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UAlbany Economic Impact Tops $1 Billion Annually

Contact: Lisa James Goldsberry (518) 437-4980

ALBANY, N.Y. (June 3, 2004) -- The economic impact of the University at Albany upon New York State has topped the billion-dollar mark annually, it was announced Thursday at an event sponsored by the Center for Economic Growth and KeyBank, and held at the Marriott Hotel.

The findings were released in a publication, “A Capital Investment: The $1.1 Billion Economic Impact of the University at Albany,” which used the results of an extensive economic impact study of the University conducted by the Capital District Regional Planning Commission (CDRPC). The study by CDRPC indicated that just over $1 billion of the University’s total economic impact is felt in the Capital Region.

“The University is an essential part of the economy through employment, through the money its students spend while attending, and through its research growth, which has played an enormous role in attracting technology-related industry to what we now know as ‘Tech Valley,’” said Thomas X. Geisel, president of KeyBank and co-chair of the UAlbany Economic Impact Statement subcommittee of the University at Albany Foundation’s Council for Economic Outreach.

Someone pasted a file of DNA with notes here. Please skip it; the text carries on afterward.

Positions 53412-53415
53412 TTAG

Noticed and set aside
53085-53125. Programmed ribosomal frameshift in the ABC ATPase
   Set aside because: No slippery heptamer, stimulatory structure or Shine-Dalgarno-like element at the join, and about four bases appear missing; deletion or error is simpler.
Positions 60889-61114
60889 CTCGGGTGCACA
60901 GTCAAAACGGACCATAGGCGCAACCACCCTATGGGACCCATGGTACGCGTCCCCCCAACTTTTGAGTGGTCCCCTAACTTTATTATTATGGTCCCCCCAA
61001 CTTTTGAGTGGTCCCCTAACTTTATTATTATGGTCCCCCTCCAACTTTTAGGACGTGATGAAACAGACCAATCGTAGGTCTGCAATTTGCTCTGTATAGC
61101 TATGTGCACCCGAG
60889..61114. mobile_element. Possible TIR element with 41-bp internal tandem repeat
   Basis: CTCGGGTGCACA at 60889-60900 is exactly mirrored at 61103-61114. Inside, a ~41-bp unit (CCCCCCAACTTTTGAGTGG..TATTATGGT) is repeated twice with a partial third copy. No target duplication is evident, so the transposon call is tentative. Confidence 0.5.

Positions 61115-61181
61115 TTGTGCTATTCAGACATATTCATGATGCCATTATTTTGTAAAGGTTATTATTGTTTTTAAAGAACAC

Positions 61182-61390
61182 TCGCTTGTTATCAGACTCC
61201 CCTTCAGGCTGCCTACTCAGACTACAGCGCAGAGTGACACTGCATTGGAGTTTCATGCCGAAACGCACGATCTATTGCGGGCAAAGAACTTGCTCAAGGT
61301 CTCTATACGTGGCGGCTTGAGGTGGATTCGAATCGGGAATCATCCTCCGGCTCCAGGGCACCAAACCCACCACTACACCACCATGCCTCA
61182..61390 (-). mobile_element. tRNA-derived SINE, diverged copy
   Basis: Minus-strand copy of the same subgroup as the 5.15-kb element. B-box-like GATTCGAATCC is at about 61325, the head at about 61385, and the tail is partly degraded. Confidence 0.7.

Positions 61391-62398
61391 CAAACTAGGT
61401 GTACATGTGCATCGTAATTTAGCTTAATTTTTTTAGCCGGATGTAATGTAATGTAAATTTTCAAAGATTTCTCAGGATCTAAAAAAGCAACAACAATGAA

“In reality, the University’s economic impact goes far beyond what its direct expenditures suggest,” said Kelly Lovell, president of the Center for Economic Growth and Geisel’s fellow co-chair of the Economic Impact Statement subcommittee. “The University has created a climate through its own initiatives that has had a tremendous ripple effect. It has been a key player in the transformation of this region into one of the nation’s high-technology research and development leaders.”

Using the latest methodology of RIMS II, the chief system for weighing economic impact of organizations used by the Bureau of Economic Analysis of the U.S. Department of Commerce, CDRPC estimates an overall UAlbany economic impact of $1.119 billion annually in New York State -- $1.005 billion of that in the Capital Region.

University at Albany Interim President John R. Ryan, after unveiling a four-foot reproduction of the Impact Statement front cover, noted that there are many UAlbany initiatives creating economic impact and yet not covered by the RIMS II model. These include the success of nanotechnology research in attracting a Tokyo Electron, Ltd., research and development center to the Albany NanoTech campus, conducting numerous cooperative ventures with high-tech firms in the region and in helping to encourage several regional spin-off companies. He also noted the business incubator program at UAlbany’s biotechnology-oriented east campus, and the impact of the Campus’s researchers and facilities in attracting anchor east campus tenants Albany Molecular Research, Inc., and Taconic Biotech.